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Unformatted text preview: CHAPTER 4 Systems of ﬁrst-order
differential equations 4.1 Deﬁnitions and autonomous systems (4.1) In many economic problems the models reduce down to two or more systems of
differential equations that require to be solved simultaneously. Since most economic models reduce down to two such equations, and since only two variables
can easily be drawn, we shall concentrate very much on a system of two equations.
In general, a system of two ordinary ﬁrst-order differential equations takes the form
= x = f (x, y, t)
= y = g(x, y, t)
Consider the following examples in which x and y are the dependent variables
and t is an independent variable:
x = ax − by − cet
y = rx + sy − qet
x = ax − by
y = rx + sy
x = ax − bxy
y = rx − sxy
Examples (i) and (ii) are linear systems of ﬁrst-order differential equations
because they involve the dependent variables x and y in a linear fashion.
Example (iii), on the other hand, is a nonlinear system of ﬁrst-order differential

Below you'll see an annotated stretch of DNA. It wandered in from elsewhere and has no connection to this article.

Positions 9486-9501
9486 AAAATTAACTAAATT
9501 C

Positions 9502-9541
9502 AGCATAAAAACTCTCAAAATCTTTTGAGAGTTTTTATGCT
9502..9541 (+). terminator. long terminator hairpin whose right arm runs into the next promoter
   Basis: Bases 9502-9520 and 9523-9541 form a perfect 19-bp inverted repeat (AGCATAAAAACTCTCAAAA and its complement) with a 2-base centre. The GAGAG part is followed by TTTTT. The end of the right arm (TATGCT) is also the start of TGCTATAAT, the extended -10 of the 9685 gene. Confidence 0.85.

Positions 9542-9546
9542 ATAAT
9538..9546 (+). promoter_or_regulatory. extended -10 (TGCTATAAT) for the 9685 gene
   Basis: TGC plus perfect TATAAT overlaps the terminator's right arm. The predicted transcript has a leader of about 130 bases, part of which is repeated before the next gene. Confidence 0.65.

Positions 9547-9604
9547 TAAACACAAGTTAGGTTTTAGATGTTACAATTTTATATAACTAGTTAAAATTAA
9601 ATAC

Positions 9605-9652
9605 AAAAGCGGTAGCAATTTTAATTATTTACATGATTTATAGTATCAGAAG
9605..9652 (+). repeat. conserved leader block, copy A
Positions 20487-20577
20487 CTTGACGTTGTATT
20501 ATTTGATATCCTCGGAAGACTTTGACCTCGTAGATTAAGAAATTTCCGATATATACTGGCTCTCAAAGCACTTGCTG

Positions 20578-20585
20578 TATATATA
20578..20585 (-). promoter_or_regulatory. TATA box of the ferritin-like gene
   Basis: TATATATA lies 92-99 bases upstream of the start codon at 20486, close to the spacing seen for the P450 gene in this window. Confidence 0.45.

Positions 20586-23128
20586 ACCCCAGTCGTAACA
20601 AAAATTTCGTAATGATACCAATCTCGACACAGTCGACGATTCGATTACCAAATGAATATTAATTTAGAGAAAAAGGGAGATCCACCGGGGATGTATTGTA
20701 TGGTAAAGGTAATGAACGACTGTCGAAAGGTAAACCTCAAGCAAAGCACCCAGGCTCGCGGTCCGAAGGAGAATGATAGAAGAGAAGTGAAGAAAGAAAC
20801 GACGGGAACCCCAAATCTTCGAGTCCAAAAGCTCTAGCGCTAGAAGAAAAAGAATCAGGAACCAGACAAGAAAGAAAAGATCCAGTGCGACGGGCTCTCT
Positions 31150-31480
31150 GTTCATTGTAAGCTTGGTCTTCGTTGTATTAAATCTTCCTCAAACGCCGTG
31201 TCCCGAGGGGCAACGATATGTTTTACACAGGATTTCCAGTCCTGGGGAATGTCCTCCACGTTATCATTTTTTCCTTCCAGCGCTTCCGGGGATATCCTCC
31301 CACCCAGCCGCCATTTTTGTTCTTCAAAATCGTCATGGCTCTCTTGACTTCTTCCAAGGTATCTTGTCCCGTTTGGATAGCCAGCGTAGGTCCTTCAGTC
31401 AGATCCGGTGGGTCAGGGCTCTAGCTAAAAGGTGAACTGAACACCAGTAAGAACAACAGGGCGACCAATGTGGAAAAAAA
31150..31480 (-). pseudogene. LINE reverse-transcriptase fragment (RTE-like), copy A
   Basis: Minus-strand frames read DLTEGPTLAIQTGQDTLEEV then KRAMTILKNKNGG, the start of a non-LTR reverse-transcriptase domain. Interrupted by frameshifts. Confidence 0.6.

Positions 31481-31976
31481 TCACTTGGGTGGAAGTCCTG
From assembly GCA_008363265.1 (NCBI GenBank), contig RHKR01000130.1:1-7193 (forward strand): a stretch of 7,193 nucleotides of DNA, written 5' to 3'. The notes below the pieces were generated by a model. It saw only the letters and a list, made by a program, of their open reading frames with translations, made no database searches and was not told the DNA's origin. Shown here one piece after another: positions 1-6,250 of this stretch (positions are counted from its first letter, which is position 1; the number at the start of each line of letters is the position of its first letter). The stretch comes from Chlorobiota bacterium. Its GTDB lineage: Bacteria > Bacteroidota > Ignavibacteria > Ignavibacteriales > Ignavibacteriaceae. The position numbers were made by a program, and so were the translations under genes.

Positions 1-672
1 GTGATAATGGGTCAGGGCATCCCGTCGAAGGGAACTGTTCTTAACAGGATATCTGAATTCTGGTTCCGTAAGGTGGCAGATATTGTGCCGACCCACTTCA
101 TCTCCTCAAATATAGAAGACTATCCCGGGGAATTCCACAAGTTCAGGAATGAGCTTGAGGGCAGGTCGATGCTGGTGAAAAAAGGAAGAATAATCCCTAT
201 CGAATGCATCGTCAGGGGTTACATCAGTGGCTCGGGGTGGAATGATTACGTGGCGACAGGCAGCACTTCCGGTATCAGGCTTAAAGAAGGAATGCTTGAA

equations because of the term xy occurring on the right-hand side of both equations
in the system. Examples (ii) and (iii) are autonomous systems since the variable
t does not appear explicitly in the system of equations; otherwise a system is said
to be nonautonomous, as in the case of example (i). Furthermore, examples (ii)
and (iii) are homogeneous because there is no additional constant. Example (i)
is nonhomogeneous with a variable term, namely cet .
A solution to system (4.1) is a pair of parametric equations x = x(t) and y =
y(t) which satisfy the system over some open interval. Since, by deﬁnition, they
satisfy the differential equation system, then it follows that the solution functions
are differentiable functions of t. As with single differential equations, it is often
necessary to impose initial conditions on system (4.1), which take the form
x0 = x(t0 ) and y0 = y(t0 ) ...
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This note was uploaded on 12/14/2011 for the course ECO 3023 taught by Professor Dr.gwartney during the Fall '11 term at FSU.
- Fall '11